West Point cadet talks to high school students

Reid Johnson, a Dickinson High School graduate, spoke to the high school students at New England High School about what it is like to be a cadet at the United States Military Academy at West Point.

Reid Johnson in his West Point cadet uniform after giving a presentation to the students at New England Public School. (Photo by Rachel Bock/The Herald)
Reid Johnson in his West Point cadet uniform after giving a presentation to the students at New England Public School. (Photo by Rachel Bock/The Herald)

By RACHEL BOCK
Herald Reporter

Reid Johnson, a Dickinson High School graduate, spoke to the high school students at New England High School about what it is like to be a cadet at the United States Military Academy at West Point. Johnson spoke to the students as part of a program called the Cadet Public Relations Council, which allowed him to go back home a couple of days early on during his Thanksgiving break to speak to high schools in his area about West Point.

New England was just one of five stops as he spoke at Dickinson High School, Dickinson Trinity High School, and a Boy Scout Troop in Dickinson, along with Richardton High School, to promote West Point Military Academy.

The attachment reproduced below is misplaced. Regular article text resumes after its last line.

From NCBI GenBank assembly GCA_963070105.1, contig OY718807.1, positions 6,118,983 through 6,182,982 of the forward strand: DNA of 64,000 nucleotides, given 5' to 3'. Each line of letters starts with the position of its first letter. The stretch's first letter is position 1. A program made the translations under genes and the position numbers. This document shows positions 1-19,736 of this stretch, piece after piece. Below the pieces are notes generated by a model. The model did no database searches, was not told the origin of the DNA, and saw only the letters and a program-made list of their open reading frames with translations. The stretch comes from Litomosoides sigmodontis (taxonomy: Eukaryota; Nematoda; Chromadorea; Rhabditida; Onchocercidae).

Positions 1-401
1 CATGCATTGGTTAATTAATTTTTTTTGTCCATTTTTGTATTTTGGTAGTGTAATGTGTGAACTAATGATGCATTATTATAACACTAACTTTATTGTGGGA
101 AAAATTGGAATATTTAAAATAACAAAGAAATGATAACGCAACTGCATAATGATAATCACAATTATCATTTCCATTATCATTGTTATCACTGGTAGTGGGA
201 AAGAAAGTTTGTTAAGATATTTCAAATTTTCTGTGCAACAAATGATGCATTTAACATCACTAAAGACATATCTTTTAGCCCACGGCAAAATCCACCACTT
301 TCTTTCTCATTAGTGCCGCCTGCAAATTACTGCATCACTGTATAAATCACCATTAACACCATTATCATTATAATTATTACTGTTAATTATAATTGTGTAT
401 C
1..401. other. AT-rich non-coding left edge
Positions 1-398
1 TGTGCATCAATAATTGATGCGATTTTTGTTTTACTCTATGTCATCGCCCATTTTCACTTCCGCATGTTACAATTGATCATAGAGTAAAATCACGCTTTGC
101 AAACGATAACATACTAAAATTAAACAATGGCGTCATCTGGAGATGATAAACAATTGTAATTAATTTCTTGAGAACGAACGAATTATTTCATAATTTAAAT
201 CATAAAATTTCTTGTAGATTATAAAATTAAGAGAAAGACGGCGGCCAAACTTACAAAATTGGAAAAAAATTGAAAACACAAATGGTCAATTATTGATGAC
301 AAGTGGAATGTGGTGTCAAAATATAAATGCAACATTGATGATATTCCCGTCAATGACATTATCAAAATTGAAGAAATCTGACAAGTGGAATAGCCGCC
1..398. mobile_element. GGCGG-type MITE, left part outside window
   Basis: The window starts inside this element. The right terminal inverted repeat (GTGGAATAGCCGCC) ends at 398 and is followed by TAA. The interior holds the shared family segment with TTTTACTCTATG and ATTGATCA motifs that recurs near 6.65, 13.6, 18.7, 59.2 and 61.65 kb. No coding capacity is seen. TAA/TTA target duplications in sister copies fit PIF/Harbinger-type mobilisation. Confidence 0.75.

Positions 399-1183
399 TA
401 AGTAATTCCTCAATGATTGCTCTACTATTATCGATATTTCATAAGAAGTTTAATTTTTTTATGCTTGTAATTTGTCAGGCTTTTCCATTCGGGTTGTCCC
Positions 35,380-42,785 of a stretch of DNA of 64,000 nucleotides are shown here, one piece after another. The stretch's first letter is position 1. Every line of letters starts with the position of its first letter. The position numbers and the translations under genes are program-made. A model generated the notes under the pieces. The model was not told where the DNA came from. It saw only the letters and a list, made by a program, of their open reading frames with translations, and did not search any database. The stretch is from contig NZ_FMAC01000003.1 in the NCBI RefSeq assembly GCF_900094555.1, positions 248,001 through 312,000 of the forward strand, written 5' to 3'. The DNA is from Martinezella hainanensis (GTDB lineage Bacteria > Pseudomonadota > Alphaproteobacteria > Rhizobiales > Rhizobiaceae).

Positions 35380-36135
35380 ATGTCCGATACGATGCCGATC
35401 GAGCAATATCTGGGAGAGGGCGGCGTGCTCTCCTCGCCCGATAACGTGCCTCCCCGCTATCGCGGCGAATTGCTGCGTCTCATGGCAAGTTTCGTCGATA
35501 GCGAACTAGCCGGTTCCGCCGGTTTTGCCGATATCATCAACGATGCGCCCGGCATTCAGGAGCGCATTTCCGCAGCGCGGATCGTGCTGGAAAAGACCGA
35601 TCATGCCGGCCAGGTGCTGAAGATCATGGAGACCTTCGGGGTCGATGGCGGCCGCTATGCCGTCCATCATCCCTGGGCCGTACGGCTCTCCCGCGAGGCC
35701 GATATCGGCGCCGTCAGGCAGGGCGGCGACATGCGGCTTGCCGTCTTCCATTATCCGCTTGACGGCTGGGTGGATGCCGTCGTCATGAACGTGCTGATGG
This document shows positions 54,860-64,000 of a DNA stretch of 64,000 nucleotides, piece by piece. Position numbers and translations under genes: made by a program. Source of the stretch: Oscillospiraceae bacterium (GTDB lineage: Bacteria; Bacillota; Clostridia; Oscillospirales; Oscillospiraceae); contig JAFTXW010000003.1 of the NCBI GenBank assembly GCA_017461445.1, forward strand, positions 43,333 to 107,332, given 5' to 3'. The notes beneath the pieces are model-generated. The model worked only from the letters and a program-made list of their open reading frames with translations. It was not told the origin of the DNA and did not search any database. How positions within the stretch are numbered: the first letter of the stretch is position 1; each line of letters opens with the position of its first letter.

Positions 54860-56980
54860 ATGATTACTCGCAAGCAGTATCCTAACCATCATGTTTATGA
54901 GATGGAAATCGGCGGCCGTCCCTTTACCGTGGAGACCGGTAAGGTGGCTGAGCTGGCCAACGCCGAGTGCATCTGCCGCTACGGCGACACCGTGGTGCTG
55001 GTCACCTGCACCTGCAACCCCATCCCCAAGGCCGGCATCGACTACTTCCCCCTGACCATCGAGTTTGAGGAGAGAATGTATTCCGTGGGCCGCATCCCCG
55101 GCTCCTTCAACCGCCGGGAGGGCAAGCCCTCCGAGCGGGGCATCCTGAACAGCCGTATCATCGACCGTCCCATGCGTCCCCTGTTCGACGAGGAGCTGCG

Johnson talked about what it is like attending West Point, and the traditions of the elite academy. He spoke about his daily routine and how he attends school seven months out of the year along with military training the rest of the year.

During high school, Johnson set out to become a leader and always had an intention to go to the military. His leadership experience included Student Council, and Future Business Leaders of America. He also was the North Dakota Boys State Governor, and attended Boys Nation while in high school.

Johnson started applying to West Point his junior year of high school, and he realized that coming from North Dakota was a huge plus because of the strong work ethic that is instilled in our state, the kind of hard work ethic that West Point looks for.

“I realized coming from North Dakota gives you a really good advantage,” Johnson said. “I think there is a certain work ethic here that blends itself to a military academy and thriving in that environment.”

Johnson, who is a philosophy major has two years left at the academy, enjoys the academic part the school. He also feels that it is very important that leaders at West Point are exposed to all the different academic disciplines that the academy makes you go through, since it forces you to get outside of your comfort zone.

Johnson says his best advice to anyone who is thinking about applying to West Point is to focus on your character, your leadership skills, and your academic success which are some of the main focuses that West Point looks for in their cadets.

“West Point cares a lot about your character. [The] biggest thing to do is focus on being a good person and not having any discipline issues, working hard. Having your teachers seeing you as a leader within the school, and cares about people and legitimately wants to help them,” he said. “Academics are important as well,” Johnson said. “You want to make sure you are preparing for the ACT and SAT. They also want you to stay in shape as well and they measure that through a fitness test.”

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